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Cost of care for patients in cancer clinical trials

BACKGROUND: Information on the costs of medical care for patients enrolled in clinical trials is needed by policymakers evaluating ways to facilitate clinical research in a managed care environment. We examined the direct costs of medical care for patients enrolled in cancer clinical trials at a large health maintenance organization (HMO). METHODS: Costs for 135 patients who entered 22 cancer clinical trials (including 12 breast cancer trials) at Kaiser Permanente in Northern California, from 1994 through 1996 were compared with costs for 135 matched control subjects who were not enrolled in such trials. Cancer registry data and medical charts were used in matching the control subjects to the trial enrollees with respect to cancer site, stage, date of diagnosis, age, sex, and trial eligibility. The direct costs of medical care were compared between trial enrollees and the control subjects for a 1-year period, with data on costs and utilization of services obtained from Kaiser Permanente databases and medical charts. RESULTS: Mean 1-year costs for the enrollees in trials were 10% higher than those for the control subjects ($17 003 per enrollee compared with $15 516 per control subject; two-sided P =.011). The primary component of this difference was a $1376 difference in chemotherapy costs ($4815 per trial enrollee versus $3439 per control subject; two-sided P<.001). Costs for the 11 enrollees in trials that had a bone marrow transplant (BMT) arm were approximately double the costs for their matched control subjects (borderline significance: two-sided P=.054). The $15 041 mean cost for the enrollees in trials without BMT was similar to the $15 186 mean cost for their matched control subjects. CONCLUSIONS: Participation in cancer clinical trials at a large HMO did not result in substantial increases in the direct costs of medical care.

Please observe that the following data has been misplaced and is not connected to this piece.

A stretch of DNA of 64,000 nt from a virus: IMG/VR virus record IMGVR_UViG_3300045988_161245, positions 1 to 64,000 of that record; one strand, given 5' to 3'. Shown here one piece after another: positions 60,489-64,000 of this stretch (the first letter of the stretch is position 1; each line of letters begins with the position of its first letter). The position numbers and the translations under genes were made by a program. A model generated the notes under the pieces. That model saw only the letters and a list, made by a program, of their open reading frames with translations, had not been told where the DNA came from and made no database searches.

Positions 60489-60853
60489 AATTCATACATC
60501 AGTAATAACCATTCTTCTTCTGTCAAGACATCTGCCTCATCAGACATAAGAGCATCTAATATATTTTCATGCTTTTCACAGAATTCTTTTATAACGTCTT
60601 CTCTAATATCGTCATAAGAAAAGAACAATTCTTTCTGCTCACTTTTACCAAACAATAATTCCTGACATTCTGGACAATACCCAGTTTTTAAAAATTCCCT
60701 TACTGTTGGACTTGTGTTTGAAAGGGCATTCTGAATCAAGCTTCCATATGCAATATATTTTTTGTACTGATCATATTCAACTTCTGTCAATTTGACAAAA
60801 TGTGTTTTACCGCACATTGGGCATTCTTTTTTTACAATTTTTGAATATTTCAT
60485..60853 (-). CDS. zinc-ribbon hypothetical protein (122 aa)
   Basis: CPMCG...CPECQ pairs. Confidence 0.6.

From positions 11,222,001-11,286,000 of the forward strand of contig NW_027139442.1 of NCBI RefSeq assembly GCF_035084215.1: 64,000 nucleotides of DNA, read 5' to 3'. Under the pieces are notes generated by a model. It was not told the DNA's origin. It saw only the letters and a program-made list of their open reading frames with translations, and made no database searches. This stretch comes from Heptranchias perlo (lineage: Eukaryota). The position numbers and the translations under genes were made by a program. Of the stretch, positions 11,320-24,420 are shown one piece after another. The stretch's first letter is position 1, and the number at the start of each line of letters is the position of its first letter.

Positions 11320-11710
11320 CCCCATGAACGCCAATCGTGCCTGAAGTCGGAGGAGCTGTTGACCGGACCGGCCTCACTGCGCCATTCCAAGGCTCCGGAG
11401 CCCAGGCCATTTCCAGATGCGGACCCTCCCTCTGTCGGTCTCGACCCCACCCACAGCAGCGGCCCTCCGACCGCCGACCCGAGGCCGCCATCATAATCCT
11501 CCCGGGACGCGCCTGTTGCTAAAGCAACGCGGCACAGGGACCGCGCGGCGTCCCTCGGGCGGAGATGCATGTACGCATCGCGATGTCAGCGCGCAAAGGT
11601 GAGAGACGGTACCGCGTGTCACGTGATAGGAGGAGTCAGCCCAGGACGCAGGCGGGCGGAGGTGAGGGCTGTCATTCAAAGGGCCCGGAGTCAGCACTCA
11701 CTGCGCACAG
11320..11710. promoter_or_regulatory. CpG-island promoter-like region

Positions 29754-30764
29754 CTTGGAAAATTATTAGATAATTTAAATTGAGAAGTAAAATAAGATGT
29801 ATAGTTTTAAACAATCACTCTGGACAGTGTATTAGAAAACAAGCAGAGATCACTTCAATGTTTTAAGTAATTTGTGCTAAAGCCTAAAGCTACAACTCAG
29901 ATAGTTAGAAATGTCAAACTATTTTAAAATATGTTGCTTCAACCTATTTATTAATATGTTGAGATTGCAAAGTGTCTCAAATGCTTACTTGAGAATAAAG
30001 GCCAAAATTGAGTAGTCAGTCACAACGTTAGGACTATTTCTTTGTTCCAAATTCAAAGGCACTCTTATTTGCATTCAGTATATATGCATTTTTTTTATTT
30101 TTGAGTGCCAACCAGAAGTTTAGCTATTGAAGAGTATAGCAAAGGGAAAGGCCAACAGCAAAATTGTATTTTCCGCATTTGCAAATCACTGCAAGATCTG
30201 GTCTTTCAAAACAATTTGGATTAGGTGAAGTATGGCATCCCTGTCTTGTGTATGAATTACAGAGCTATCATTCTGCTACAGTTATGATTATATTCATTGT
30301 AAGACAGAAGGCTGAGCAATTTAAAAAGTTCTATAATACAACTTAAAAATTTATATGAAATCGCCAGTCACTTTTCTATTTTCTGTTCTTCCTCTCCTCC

Authors: Fireman BH; Fehrenbacher L; Gruskin EP; Ray GT

J Natl Cancer Inst. 2000 Jan 19;92(2):136-42.

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